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Changes in metabolites detected by proton magnetic resonance spectroscopy ((1)H MRS) of the brain have been demonstrated in Alzheimer's disease. Our objectives were, first, longitudinally to measure absolute concentrations of metabolites in both hippocampi, the sites of early Alzheimer's disease, in patients with clinical Alzheimer's disease and controls; secondly, to separate the relative contribution of atrophy and metabolite concentration change to overall signal change; and, thirdly, to determine whether metabolite concentrations in the hippocampus relate to cognitive scores. (1)H MR spectra were acquired from a single voxel (12 x 15 x 25 mm(3) = 4.5 ml) aligned to the long axis of each hippocampus in nine probable or possible Alzheimer's disease subjects diagnosed according to the National Institute of Neurologic and Cognitive Disorders and Stroke (NINCDS) compared with 14 age-matched NINCDS-negative Alzheimer's disease controls. Metabolite concentrations were corrected for the amount of CSF present in the voxel. Hippocampal volumes were measured at the same time. The same protocol was repeated approximately 1 year later. We found that atrophy-corrected hippocampal N-acetylaspartate (NAA) concentration was lower in cognitively impaired subjects compared with controls. This was significant for the left hippocampus (baseline 87% of control, P = 0.013; and at 1 year 76% of control, P = 0.020). Hippocampal volumes also differed significantly between the groups, and decreased significantly over 1 year in the Alzheimer's disease group (12%, P = 0.017). The decrease in [NAA] over 1 year was not significant in either group. Discriminant analysis revealed that the best classification of subjects was by including both left NAA concentration and left hippocampal volume. myo-Inositol signals from these small voxels had poor signal-to-noise and demonstrated no significant changes. We conclude that (1)HMRS-detectable metabolites can be quantified from the hippocampi of cognitively impaired individuals, and that hippocampal [NAA] is significantly reduced in Alzheimer's disease, in excess of atrophy. In our cohort, the differences were more significant for the left hippocampus.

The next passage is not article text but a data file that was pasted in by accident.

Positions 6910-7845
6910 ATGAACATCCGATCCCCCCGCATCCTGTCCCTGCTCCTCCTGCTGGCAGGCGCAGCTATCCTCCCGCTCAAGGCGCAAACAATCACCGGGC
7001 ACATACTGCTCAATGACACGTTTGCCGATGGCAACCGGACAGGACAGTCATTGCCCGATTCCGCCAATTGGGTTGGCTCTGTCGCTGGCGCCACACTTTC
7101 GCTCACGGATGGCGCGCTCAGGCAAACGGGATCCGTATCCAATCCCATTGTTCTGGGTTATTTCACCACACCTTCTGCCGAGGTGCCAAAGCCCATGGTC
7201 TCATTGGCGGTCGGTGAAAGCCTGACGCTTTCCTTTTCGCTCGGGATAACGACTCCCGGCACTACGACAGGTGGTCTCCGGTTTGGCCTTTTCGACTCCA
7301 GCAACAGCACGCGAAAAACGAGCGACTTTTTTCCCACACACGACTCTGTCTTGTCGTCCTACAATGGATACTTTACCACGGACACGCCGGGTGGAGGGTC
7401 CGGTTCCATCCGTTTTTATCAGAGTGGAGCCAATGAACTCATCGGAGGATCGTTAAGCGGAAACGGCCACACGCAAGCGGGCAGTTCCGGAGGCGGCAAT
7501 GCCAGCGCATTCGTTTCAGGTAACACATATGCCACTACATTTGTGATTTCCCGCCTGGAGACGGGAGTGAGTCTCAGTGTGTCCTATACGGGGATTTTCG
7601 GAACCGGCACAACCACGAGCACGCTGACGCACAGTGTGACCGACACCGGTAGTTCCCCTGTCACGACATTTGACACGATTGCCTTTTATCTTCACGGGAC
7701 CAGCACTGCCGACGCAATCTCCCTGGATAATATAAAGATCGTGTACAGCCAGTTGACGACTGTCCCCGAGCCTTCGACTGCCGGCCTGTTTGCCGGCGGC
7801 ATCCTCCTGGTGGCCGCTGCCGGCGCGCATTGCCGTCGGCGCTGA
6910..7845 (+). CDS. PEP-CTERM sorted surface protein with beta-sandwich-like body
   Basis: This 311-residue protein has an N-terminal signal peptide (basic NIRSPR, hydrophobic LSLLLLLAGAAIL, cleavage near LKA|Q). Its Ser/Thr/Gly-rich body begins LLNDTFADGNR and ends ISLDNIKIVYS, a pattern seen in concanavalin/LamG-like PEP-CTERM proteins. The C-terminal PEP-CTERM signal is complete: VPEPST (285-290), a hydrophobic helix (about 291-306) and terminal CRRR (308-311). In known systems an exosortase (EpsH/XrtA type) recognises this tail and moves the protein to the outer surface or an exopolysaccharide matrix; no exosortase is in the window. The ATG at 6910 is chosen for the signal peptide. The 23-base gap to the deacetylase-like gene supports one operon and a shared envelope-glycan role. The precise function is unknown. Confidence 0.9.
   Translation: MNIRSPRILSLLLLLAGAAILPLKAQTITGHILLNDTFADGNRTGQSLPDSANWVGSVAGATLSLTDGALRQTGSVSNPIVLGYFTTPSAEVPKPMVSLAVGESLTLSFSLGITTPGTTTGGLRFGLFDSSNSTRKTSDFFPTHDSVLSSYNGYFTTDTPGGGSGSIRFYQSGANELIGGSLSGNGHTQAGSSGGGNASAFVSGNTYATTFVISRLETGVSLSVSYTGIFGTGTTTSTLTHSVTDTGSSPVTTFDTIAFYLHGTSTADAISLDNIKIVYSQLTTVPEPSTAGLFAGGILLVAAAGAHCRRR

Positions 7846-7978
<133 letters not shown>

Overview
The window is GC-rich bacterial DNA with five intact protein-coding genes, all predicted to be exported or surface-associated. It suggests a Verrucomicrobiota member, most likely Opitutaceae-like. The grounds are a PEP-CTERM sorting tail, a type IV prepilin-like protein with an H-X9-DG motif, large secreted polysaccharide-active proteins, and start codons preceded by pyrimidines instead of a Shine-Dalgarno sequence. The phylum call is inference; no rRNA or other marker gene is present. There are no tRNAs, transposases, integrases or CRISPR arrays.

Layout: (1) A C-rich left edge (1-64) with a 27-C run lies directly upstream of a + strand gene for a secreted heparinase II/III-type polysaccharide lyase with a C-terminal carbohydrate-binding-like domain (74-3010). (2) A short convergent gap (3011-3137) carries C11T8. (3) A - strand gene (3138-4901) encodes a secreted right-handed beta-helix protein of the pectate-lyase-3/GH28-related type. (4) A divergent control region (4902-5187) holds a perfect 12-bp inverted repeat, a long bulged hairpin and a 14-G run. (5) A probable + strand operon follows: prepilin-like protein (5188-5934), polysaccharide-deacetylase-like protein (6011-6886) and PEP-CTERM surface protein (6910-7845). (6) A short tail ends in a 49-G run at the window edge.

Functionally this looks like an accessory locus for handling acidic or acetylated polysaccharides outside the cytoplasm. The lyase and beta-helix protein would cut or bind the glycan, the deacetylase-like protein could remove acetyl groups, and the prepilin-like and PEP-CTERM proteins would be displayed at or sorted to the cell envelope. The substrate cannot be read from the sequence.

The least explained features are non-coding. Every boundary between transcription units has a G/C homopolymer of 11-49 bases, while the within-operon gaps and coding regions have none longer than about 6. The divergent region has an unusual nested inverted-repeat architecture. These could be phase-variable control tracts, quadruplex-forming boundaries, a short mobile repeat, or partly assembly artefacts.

Type

Journal article

Journal

Brain

Publication Date

10/2002

Volume

125

Pages

2332 - 2341

Keywords

Aged, Aged, 80 and over, Alzheimer Disease, Female, Hippocampus, Humans, Longitudinal Studies, Magnetic Resonance Spectroscopy, Male, Middle Aged, Protons, Statistics, Nonparametric